Short-term calcitriol administration improves calcium homeostasis in adults with cystic fibrosis.
Osteoporosis is a well-defined health risk in cystic fibrosis (CF) patients due to many factors. Vitamin D insufficiency, despite routine cholecalciferol supplementation in CF patients, may contribute to a relative secondary hyperparathyroidism and possibly deficient bone mineralization. An alternate form of vitamin D, calcitriol, was studied to determine short-term effects on fractional calcium absorption and other calciotropic markers in 10 adult CF subjects and in 10 age-, sex- and body mass index (BMI)-matched controls. Serum fractional absorption of (45)Ca was determined after a calcium-containing meal prior to calcitriol intervention. Other measurements included serum parathyroid hormone (PTH), ionized calcium, 25-hydroxyvitamin D (25OHD), 1,25-dihydroxyvitamin D (1,25(OH)(2)D) and urinary calcium:creatinine and N-telopeptide (NTx) concentrations. Both groups were then given calcitriol (0.5 micro g p.o. b.i.d. for 14 days) and restudied following the same protocol. Both groups increased their fractional absorption of (45)Ca after calcitriol ( p=0.015 CF subjects, p=0.001 controls), although calcitriol tended to be less effective in the CF group compared with the controls ( p=0.055). Post-prandial serum PTH concentrations were suppressed compared with baseline in both groups ( p=0.03 CF subjects, p=0.006 controls). Urinary NTx concentrations, a marker for bone resorption, decreased significantly in CF subjects after calcitriol (96.0+/-16.0 vs 63.9+/-12.7 nmol BCE/mmol Cr, p=0.01) and remained unchanged in the control group. The controls had an increase in serum 1,25(OH)(2)D concentrations (69.9+/-4.2 vs 90.7+/-9.6 pmol/l, p=0.02) while there was no significant change in the CF group. Oral calcitriol administration appears to improve markers of calcium balance in adults with CF by increasing fractional absorption of (45)Ca and lowering PTH concentrations, similar to its known effects in healthy subjects, while also suppressing urinary NTx, a marker of bone turnover.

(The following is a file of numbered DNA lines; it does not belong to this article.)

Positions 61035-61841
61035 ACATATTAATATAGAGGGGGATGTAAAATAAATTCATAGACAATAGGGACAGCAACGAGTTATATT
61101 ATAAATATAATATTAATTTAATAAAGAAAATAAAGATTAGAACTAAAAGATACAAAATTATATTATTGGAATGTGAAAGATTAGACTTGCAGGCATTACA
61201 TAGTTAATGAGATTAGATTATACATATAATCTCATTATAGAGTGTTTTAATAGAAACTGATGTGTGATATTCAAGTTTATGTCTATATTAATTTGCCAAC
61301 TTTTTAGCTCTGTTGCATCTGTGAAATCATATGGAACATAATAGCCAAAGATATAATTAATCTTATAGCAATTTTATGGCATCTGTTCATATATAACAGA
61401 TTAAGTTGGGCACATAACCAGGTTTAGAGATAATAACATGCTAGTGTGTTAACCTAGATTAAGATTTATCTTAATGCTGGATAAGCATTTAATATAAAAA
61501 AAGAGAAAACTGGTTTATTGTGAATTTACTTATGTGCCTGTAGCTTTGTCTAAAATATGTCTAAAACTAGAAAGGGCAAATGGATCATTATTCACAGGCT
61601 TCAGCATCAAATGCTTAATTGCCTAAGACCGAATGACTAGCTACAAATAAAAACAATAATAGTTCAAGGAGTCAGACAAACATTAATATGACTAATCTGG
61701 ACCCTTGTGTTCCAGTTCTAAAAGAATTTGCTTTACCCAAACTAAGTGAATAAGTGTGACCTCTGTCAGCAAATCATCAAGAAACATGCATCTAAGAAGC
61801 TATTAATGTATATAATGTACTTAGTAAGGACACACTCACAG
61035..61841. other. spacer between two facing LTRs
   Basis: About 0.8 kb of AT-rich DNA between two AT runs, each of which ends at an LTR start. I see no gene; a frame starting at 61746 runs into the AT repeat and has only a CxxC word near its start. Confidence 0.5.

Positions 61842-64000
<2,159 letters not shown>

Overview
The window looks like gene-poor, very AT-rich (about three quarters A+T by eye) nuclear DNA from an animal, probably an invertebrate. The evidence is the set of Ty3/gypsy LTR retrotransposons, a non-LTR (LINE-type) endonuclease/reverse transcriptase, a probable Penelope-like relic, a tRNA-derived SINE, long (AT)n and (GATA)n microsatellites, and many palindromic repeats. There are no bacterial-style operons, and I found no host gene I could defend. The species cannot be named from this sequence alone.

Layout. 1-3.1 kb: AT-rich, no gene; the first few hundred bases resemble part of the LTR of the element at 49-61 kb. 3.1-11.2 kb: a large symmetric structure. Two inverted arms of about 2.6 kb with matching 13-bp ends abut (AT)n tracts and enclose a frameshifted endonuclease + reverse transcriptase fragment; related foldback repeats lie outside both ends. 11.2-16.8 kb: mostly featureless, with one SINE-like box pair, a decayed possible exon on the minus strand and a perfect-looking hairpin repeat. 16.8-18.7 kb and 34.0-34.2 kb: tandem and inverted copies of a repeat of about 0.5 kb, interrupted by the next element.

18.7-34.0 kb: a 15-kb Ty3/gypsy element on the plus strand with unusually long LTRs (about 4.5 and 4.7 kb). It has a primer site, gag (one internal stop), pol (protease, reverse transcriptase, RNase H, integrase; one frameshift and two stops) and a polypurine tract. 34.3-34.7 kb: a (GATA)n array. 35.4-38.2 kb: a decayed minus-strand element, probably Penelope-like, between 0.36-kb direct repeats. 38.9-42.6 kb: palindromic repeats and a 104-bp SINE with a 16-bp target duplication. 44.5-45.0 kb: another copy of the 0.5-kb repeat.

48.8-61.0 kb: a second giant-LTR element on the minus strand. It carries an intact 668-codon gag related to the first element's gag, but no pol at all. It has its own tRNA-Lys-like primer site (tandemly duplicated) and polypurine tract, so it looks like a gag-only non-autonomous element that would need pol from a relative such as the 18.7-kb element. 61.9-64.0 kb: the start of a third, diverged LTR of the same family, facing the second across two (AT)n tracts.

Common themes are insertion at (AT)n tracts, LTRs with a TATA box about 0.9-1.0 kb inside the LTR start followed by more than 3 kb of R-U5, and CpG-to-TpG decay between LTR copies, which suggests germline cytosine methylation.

Brown, SA; Ontjes, DA; Lester, GE; Lark, RK; Hensler, MB; Blackwood, AD; Caminiti, MJ; Backlund, DC; Aris, RM
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